Ventures fail to show profit

November 10, 2000

The commercial arms of many of Australia's universities are in serious financial trouble and, far from turning the intellectual property of their scholars into profits, they are losing millions of dollars.

One of Australia's largest tertiary institutions, the University of New South Wales, lost more than A$5 million (£1.8 million) last year from its entrepreneurial companies, and the Australian National University's commercial arm, Anutech, is A$6 million in debt and faces closure.

Offshoots at Macquarie, Newcastle and Western Sydney universities also made losses last year, according to a report by the state auditor-general.

A senate inquiry into Australia's higher education system is expected to subject to severe scrutiny the commercial operations of the nation's universities.

Labor's opposition spokesman on education in the senate, Kim Carr, said the inquiry provided an opportunity to explore the impact of commercial activities on publicly funded institutions.

Senator Carr said he was concerned at reports that some university companies were losing millions of dollars. He said the "financial deprivation" inflicted on the sector by the federal government may have led universities to engage in questionable ventures.

Certainly, the drive to generate more private income has been forced on universities by a A$1 billion cut in their federal operating grants over the past four years.

Commonwealth grants comprise less than 50 per cent of institutions' operating revenues and vice-chancellors have had to find alternative sources of funding.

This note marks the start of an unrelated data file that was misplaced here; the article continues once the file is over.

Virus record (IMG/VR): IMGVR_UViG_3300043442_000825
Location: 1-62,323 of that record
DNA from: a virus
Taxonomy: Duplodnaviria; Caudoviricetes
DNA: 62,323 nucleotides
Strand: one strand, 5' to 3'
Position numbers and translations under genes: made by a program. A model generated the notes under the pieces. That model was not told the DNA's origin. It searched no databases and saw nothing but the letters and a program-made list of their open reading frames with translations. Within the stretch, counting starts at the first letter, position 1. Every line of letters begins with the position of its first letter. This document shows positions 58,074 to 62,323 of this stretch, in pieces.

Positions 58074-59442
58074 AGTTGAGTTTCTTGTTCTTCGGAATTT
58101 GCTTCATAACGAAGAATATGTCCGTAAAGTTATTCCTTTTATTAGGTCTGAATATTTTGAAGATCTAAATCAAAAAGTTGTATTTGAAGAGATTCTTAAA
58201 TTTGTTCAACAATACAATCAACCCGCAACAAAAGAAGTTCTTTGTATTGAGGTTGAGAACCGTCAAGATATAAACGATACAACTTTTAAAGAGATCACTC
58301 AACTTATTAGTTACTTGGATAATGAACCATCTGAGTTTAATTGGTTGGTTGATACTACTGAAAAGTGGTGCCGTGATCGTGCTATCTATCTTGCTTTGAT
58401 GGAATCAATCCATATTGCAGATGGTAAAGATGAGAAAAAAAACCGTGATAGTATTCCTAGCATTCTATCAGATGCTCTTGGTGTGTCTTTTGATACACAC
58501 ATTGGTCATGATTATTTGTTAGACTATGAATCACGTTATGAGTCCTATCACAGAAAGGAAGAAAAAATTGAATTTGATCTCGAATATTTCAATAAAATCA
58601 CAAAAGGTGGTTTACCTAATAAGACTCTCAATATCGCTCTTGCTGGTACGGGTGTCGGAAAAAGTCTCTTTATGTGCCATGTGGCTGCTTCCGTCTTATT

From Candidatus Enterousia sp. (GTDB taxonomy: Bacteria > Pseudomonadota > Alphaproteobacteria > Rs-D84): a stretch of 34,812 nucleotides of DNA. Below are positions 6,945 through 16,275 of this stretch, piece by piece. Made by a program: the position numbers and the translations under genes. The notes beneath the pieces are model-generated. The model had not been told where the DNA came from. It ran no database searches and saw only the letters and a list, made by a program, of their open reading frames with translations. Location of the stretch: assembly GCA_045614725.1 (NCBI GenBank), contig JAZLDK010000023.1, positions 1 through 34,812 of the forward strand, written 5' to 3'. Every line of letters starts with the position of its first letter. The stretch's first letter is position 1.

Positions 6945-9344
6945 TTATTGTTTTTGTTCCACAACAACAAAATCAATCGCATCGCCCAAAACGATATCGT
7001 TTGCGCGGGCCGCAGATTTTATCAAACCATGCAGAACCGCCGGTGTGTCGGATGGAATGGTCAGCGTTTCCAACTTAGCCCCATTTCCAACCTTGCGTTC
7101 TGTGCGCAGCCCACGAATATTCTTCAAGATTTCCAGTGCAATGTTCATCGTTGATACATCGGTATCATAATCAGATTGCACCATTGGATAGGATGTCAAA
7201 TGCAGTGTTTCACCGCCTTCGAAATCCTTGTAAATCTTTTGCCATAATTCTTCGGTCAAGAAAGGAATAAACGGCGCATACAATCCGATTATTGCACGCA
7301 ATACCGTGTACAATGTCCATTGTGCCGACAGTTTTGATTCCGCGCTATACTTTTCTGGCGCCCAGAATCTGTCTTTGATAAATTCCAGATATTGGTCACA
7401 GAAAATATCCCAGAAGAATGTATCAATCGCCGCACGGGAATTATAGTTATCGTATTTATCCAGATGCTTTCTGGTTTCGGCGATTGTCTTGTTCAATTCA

The University of Melbourne's budget for next year reveals that just 36 per cent of its A$665 million revenue will come from federal operating grants. Money generated from research activities will contribute A$85 million and student fee income is expected to increase from A$90 million this year to A$106 million.

More than a third of university revenue is derived from student fees. Undergraduates must pay between 30 and 50 per cent of the cost of their courses through the Higher Education Contribution Scheme.

The most significant growth area, however, has been the overseas market. This year, universities are expected to earn more than A$1 billion in fees from overseas students.

In many cases, the recruiting of foreign students is undertaken by university companies. But inquiries into the operations of such companies suggest that a lack of business expertise has led directors into difficulties.

At the University of New South Wales, a A$5.2 million loss resulted from involvement with an interactive English language learning programme, Planet Learning. The NSW Auditor-General said the university had written off A$3.5 million on the venture.

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